Relocating & Conservatorship in Texas

People move for all kinds of reasons, and when you’re a parent, your reasons for moving often reflect your child’s interests above your own. You may need to move closer to a new job, which can help you bring in more income and elevate your child’s standard of living; you may also wish to move to a new neighborhood with better schools or closer to your child’s relatives and a stronger support system.

If you’re the custodial parent in a sole-managing conservatorship, you may be able to move without restrictions or even obtaining the other parent’s consent or a court order permitting your move. That said, sole-managing conservatorships aren’t the norm in Texas. While they certainly exist, courts typically order them in situations involving domestic violence, child abuse, substance abuse, or absence from a child’s life.

Barring these serious scenarios, parents are typically engaged in a joint managing conservatorship in which relocation is a much more complicated matter.

Relocation with a Joint Managing Conservatorship

A joint-managing conservatorship is a custody arrangement in which parents share legal authority for making important decisions for their child, even if the child lives with one parent more often than the other.

The parent with whom a child lives most often – the custodial parent – can’t decide to move without first obtaining the other parent’s permission or a court order approving the relocation. While this may not be a serious issue when the move is within the same relative location, it can matter a lot when the custodial parent wishes to relocate to a much farther destination.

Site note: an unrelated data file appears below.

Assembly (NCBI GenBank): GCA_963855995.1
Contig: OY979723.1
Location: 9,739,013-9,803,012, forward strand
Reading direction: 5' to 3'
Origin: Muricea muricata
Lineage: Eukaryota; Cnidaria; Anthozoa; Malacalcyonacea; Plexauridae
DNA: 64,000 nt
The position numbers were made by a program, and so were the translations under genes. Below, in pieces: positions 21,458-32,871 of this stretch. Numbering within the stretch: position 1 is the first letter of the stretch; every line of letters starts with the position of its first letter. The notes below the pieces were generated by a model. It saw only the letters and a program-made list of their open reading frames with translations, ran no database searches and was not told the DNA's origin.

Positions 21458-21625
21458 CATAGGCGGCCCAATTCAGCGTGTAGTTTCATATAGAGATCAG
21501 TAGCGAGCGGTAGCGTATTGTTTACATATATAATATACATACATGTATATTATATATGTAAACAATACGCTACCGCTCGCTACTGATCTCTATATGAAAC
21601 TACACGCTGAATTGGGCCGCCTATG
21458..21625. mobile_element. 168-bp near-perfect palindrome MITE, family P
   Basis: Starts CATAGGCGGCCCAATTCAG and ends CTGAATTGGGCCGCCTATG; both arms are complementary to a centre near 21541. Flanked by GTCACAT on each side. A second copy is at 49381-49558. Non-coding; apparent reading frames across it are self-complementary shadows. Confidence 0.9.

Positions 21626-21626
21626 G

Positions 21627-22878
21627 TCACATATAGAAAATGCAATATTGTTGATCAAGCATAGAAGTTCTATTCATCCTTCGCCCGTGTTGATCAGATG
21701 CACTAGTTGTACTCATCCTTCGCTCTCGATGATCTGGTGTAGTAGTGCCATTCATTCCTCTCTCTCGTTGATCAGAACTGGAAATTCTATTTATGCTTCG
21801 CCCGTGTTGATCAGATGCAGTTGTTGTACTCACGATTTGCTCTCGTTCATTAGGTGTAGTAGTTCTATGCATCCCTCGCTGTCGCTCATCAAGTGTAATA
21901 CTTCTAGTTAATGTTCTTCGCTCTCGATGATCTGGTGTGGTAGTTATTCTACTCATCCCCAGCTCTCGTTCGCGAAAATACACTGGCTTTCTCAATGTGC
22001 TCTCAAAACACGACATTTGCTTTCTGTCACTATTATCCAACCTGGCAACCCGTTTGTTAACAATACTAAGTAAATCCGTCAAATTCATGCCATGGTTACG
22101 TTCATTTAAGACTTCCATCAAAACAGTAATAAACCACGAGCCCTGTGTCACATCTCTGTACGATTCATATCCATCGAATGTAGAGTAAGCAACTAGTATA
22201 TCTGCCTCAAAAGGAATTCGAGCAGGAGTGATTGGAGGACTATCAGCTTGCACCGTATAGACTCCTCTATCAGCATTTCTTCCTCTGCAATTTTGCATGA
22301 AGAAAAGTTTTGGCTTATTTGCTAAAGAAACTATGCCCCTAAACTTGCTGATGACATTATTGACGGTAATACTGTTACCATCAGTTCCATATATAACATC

Custodial Parents Must Notify Non-Custodial Parents

When a custodial parent intends to move, they must notify both the court and the non-custodial parent of their intentions. At this point, the non-custodial parent could choose to agree to the relocation or challenge it.

A parent might challenge a move when they feel the relocation would disrupt their access to frequent and continuing contact with their child. The courts evaluate such disputes from the perspective of the child’s best interest and may approve or deny the custodial parent’s relocation on the basis of what it believes to be best for the child.

This is why custodial parents who wish to move should strongly consider their reasons for moving and consult with a family lawyer to help them present these reasons in court. If the move would overwhelmingly benefit the child, the court may be more willing to approve it.

What Happens If the Court Denies Relocation?

If the court doesn’t approve of a parent’s relocation request, a few things could happen as a result. The first is that the parent may be obligated to stay and cancel their relocation plans. If the parent wishes to relocate anyway, the court may alter the conservatorship’s time-sharing agreement to award the non-custodial parent more time with their child. It’s even possible for the custodial and non-custodial parent to flip their roles when the court doesn’t agree that relocating the child is in their best interests.

Ensuring that your child has a safe, comforting, and supportive living situation is essential. When you need to fight to protect your child in a relocation dispute, it’s essential to seek professional legal assistance.

Contact Us for Legal Assistance

At Kay Polk, Attorney at Law, we have extensive experience in family law matters, including sole conservatorship and relocation cases. Our dedicated team is committed to providing personalized guidance and support throughout the entire process. If you require legal assistance or have any questions regarding relocating with sole conservatorship in Texas, we are here to help.

Contact us online to learn more about our legal services.